Hohmann transfer orbit Hohmann transfer orbit, labelled 2, from an orbit (1) to a higher orbit (3) An example of a Hohmann transfer orbit between Earth and Mars, as used by the NASA InSight probe. Hohman · Earth · Mars In orbital mechanics, the Hohmann transfer orbit (/ˈhoʊmən/) is an elliptical orbit used to transfer …

The common method for a spacecraft to shift between two orbits is called a Hohmann Transfer, and that the guy who calculated it (in 1925) was inspired by a science fiction book written in 1897, which gave a generally correct explanation of the concept of orbit trajectory Read More »

The Sweden Solar System is the world’s largest scale model of the Solar System at a scale of 1:20 million. In Sweden, the Sun is represented by the Globe Arena in Stockholm which is the largest spherical building in the world and the planets are located in different locations of Sweden.

Sweden Solar System The Sweden Solar System is the world’s largest model of our planetary system, at a scale of 1:20 million. The sun is represented by the Globe Arena in Stockholm, the largest spherical building in the world. The planets, all appropriately scaled, are all around Stockholm and its suburbs. Jupiter (diameter 7.3 m) …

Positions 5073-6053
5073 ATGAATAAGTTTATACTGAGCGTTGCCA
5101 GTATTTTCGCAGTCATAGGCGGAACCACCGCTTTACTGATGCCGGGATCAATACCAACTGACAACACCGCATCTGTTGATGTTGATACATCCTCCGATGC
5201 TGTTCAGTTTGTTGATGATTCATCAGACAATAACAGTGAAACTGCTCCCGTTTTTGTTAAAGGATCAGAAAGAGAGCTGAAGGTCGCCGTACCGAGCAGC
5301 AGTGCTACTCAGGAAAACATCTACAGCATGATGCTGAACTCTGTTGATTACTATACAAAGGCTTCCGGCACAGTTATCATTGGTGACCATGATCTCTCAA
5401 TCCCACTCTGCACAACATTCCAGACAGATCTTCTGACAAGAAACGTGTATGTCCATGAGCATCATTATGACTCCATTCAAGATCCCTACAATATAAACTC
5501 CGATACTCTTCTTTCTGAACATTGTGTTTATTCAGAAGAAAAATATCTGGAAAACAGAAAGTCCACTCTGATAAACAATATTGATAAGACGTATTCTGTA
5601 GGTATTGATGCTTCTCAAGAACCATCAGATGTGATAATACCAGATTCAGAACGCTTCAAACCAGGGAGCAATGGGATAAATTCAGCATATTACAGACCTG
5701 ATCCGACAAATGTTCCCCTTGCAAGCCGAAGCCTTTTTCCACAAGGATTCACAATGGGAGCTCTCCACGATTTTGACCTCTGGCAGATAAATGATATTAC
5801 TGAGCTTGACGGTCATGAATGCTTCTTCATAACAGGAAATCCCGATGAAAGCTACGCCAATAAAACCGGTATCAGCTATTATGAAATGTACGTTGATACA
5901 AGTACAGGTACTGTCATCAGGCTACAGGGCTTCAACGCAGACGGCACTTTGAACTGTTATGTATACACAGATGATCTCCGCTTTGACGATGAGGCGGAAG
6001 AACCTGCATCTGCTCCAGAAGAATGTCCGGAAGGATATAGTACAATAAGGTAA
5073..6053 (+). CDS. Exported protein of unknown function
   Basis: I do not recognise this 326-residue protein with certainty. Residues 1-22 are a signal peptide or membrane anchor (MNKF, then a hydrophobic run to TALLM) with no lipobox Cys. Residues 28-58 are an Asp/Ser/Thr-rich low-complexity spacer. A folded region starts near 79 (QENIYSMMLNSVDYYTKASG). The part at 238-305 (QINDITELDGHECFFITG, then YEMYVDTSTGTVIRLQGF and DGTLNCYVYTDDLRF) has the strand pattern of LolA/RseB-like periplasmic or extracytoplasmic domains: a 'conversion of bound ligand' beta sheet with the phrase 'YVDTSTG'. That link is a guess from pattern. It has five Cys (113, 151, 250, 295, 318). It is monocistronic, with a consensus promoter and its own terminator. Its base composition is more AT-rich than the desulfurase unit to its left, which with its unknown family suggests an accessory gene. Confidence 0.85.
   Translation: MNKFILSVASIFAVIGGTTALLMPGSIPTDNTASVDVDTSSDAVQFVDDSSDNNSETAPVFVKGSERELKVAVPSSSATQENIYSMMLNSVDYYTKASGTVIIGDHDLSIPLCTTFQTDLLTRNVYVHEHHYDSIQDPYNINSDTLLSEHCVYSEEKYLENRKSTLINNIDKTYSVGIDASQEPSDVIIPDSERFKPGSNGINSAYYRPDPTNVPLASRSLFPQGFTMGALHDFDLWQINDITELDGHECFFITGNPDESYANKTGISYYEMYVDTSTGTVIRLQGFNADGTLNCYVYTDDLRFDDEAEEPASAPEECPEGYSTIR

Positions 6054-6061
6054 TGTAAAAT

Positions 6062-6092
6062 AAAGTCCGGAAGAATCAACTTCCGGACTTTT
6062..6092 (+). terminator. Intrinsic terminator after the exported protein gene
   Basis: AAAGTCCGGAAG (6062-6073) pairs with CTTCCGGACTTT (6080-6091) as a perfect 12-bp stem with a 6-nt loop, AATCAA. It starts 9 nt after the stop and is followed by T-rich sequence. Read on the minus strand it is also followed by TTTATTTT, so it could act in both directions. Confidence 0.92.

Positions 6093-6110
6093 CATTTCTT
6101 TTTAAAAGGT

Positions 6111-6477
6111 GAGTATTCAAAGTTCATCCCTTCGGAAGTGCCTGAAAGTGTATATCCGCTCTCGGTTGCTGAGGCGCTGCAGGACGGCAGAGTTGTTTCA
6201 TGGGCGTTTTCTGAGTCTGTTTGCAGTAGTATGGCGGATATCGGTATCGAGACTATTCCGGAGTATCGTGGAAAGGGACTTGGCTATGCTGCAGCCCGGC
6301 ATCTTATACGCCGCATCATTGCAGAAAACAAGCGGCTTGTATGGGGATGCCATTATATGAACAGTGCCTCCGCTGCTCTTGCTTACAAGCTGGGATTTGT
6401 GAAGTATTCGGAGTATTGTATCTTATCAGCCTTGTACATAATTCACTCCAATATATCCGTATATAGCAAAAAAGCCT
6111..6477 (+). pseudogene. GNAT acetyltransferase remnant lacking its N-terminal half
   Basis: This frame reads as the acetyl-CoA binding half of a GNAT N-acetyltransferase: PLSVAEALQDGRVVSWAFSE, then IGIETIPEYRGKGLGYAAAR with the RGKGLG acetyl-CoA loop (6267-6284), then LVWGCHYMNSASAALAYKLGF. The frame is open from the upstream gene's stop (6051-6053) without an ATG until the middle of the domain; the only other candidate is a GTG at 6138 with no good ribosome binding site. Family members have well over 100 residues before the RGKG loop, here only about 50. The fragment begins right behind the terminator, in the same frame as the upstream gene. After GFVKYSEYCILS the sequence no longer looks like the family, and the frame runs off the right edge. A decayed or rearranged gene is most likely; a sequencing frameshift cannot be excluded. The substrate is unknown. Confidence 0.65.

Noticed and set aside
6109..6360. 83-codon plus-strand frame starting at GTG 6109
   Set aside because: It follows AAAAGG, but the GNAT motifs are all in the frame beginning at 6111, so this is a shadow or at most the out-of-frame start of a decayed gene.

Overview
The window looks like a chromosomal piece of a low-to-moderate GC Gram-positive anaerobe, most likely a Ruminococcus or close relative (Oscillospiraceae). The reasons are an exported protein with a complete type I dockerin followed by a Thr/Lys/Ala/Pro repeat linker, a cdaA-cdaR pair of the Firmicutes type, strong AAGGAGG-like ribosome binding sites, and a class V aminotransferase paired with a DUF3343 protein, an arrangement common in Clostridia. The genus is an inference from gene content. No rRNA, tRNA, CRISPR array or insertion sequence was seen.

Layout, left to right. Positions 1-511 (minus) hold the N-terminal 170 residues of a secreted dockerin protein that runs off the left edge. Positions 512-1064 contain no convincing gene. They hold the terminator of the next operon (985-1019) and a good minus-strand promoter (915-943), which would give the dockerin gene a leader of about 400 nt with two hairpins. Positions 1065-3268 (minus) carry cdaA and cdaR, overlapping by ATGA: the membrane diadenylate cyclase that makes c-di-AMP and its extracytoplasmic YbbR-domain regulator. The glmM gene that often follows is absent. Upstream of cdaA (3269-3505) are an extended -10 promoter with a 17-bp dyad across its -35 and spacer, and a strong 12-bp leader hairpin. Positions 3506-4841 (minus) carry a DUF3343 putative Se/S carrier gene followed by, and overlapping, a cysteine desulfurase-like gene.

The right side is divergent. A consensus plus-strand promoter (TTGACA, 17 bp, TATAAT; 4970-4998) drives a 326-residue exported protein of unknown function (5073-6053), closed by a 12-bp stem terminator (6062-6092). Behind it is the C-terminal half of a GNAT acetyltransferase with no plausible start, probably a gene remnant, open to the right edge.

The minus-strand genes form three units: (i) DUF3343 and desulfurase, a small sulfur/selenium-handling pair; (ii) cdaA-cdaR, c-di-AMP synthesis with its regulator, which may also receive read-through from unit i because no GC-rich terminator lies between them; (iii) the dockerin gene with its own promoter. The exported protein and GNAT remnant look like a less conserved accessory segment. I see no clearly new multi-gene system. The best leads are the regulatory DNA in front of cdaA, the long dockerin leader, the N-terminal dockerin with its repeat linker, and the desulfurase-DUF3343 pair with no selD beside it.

The Sweden Solar System is the world’s largest scale model of the Solar System at a scale of 1:20 million. In Sweden, the Sun is represented by the Globe Arena in Stockholm which is the largest spherical building in the world and the planets are located in different locations of Sweden. Read More »

After landing on the moon during Apollo 11, Buzz Aldrin accidentally damaged the circuit breaker that would arm the ascent engine that would get them off the moon. The astronauts activated the engine by triggering the circuit with a felt-tipped pen.

Apollo 11 This article is about the 1969 crewed lunar mission. For other uses, see Apollo 11 (disambiguation). Apollo 11 was the spaceflight that first landed humans on the Moon. Commander Neil Armstrong and lunar module pilot Buzz Aldrin formed the American crew that landed the Apollo Lunar Module Eagle on July 20, 1969, at …